There are many on-going themes in the large discussion of global warming and replacing fossil fuels with renewable, clean energy. One of the dominant ones is that alternative fuels such as solar are much more expensive than fossil fuels. This argument is often put forth by those entrenched in the status quo of the fossil fuel industry. The general argument is that our entire economic world will take a hit if we use solar as it is so much more expensive that oil.
There was a recent news story here at ScientificBlogging saying that it will take another ten years for solar energy to be price-competitive with fossil fuels.
In the last 20 years, physicists have, after drilling down into ever smaller particles of matter come to this conclusion, that everything is energy This, to some degree confirms some of the underpinnings of eastern philosophies and religions.
If everything is energy then the century long human behavior of equating energy to fossil fuels is put into proper perspective: an incredibly narrow viewpoint. We are now entering a new age called the Shift Age One of the characteristics of the Shift Age is that it will become known as the time when all kinds of alternative and renewable sources of energy will be utilized and will gradually and then rapidly replace the consumption of fossil fuels.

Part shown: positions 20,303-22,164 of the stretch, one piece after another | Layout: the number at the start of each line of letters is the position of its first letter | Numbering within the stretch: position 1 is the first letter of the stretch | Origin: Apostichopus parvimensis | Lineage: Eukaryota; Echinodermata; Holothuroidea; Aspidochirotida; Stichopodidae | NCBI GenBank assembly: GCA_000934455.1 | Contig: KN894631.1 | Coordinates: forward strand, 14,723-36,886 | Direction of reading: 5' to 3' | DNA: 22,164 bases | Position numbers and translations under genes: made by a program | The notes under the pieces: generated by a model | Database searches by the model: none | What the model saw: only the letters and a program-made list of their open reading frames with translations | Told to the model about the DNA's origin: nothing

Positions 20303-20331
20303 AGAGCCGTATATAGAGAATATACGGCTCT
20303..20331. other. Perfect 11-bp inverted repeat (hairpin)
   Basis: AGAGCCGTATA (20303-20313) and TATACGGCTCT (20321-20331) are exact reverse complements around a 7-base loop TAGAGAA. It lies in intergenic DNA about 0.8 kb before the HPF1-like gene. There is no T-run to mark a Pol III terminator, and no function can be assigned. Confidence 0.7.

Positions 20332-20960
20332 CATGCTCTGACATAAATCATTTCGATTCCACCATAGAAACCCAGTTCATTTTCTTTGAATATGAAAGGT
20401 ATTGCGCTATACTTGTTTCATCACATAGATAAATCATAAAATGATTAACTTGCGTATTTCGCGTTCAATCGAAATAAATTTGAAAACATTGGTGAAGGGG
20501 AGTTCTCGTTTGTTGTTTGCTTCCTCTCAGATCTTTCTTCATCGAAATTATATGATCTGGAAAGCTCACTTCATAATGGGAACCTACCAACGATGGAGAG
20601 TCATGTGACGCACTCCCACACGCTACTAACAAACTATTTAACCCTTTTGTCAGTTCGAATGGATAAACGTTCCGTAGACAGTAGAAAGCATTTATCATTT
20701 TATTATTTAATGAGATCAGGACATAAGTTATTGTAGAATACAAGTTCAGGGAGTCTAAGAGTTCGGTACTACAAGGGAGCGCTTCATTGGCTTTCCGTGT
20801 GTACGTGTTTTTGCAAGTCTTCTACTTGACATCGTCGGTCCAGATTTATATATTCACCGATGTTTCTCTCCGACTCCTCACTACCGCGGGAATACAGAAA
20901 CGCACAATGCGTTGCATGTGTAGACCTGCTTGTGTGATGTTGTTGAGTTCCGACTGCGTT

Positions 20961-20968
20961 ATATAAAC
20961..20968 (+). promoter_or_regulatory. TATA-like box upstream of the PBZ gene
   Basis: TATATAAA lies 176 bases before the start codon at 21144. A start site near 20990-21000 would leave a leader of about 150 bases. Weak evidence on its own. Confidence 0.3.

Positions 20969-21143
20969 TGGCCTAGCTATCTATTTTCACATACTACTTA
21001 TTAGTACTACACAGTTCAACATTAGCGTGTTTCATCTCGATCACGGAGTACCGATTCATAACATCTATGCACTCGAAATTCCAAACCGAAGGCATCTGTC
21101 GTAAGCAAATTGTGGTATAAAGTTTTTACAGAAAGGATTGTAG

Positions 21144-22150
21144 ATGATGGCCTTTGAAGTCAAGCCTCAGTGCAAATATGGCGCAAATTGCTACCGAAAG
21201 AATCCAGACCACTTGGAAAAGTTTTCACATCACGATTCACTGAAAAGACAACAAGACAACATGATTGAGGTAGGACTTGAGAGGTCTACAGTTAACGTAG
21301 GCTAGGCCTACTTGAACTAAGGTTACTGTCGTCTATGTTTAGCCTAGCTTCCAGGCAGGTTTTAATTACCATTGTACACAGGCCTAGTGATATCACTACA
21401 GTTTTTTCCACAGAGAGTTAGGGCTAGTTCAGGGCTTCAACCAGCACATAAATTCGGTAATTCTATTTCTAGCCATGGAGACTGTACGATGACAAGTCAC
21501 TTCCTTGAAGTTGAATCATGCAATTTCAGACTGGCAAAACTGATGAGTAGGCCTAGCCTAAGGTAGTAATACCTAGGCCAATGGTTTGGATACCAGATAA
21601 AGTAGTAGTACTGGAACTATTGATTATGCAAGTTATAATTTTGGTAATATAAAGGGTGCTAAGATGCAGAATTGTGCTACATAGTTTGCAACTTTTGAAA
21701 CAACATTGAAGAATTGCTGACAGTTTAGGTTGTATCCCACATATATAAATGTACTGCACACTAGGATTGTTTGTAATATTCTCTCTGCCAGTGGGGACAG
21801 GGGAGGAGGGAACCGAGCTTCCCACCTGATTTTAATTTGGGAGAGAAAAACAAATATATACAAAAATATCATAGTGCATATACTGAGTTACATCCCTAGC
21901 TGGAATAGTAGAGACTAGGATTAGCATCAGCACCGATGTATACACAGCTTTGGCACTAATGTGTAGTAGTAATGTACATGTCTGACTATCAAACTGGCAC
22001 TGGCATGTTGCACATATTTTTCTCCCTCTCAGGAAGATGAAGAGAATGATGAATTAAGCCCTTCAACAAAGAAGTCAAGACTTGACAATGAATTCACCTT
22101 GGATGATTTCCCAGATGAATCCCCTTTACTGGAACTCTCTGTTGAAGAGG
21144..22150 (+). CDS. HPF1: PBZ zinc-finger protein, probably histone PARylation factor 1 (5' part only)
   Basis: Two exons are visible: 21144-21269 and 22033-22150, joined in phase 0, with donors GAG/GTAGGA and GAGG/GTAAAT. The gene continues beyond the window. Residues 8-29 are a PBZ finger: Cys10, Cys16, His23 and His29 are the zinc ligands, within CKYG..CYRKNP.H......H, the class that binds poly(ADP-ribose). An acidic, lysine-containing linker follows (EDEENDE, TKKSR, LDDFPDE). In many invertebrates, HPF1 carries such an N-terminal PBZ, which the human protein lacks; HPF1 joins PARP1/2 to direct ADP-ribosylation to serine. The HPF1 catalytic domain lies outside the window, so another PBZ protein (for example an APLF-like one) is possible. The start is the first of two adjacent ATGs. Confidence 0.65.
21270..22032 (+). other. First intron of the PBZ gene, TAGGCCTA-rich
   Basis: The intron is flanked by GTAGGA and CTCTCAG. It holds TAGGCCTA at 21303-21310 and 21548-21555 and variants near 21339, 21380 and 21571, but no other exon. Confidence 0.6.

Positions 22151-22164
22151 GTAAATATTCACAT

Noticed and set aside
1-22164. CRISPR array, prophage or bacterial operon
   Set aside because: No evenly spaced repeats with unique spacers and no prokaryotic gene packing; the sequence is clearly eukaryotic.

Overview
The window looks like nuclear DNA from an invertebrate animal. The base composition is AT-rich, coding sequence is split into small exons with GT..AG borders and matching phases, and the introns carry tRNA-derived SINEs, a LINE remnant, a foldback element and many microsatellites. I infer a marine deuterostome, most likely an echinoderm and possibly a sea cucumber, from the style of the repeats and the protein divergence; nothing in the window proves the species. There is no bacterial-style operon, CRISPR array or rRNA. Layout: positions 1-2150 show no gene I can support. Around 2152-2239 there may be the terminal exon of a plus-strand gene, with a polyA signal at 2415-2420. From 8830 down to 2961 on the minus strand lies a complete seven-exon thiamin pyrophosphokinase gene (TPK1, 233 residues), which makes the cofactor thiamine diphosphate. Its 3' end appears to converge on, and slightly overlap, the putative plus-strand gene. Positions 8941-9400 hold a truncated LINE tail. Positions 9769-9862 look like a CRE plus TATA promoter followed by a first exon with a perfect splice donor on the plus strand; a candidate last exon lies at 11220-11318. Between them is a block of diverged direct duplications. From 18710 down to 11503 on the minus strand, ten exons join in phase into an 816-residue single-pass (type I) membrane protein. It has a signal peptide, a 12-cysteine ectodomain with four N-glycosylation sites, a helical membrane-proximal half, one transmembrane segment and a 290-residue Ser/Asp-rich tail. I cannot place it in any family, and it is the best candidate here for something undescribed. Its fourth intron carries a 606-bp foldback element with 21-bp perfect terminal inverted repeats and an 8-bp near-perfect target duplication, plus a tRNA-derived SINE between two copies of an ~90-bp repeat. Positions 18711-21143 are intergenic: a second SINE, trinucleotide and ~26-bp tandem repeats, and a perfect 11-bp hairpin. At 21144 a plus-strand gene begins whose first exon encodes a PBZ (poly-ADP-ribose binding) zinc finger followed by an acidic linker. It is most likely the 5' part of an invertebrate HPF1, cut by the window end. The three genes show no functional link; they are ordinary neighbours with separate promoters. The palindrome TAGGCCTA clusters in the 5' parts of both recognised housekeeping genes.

Brasilia is the futuristic capitol of Brazil. It has been so since 1960 when the federal government moved there from Rio de Janeiro. I recently spent two days there and it is truly magnificent. It has been a place I have wanted to visit almost my entire life, but more on that later.
First it is important to briefly tell the story of its creation as it is all about vision and how vision can project humanity into the future. The population of Brazil, since colonization by the Portuguese, has always been predominately oriented to the Atlantic coast, where the majority of Brazilians still reside. The country is the fifth largest in the world in terms of land mass.
It is generally accepted that America could immediately reduce energy consumption by at least 20% if intelligent conservation efforts were implemented at all levels.
As a country, we established energy use habits decades ago when all forms of energy were relatively cheap.
Lights on in high rise building at night, corridors in hotels and office buildings that are almost painfully bright, lights on in empty rooms and offices, and escalators that move even when no one is on them. This all came back to me on a recent trip to Brazil.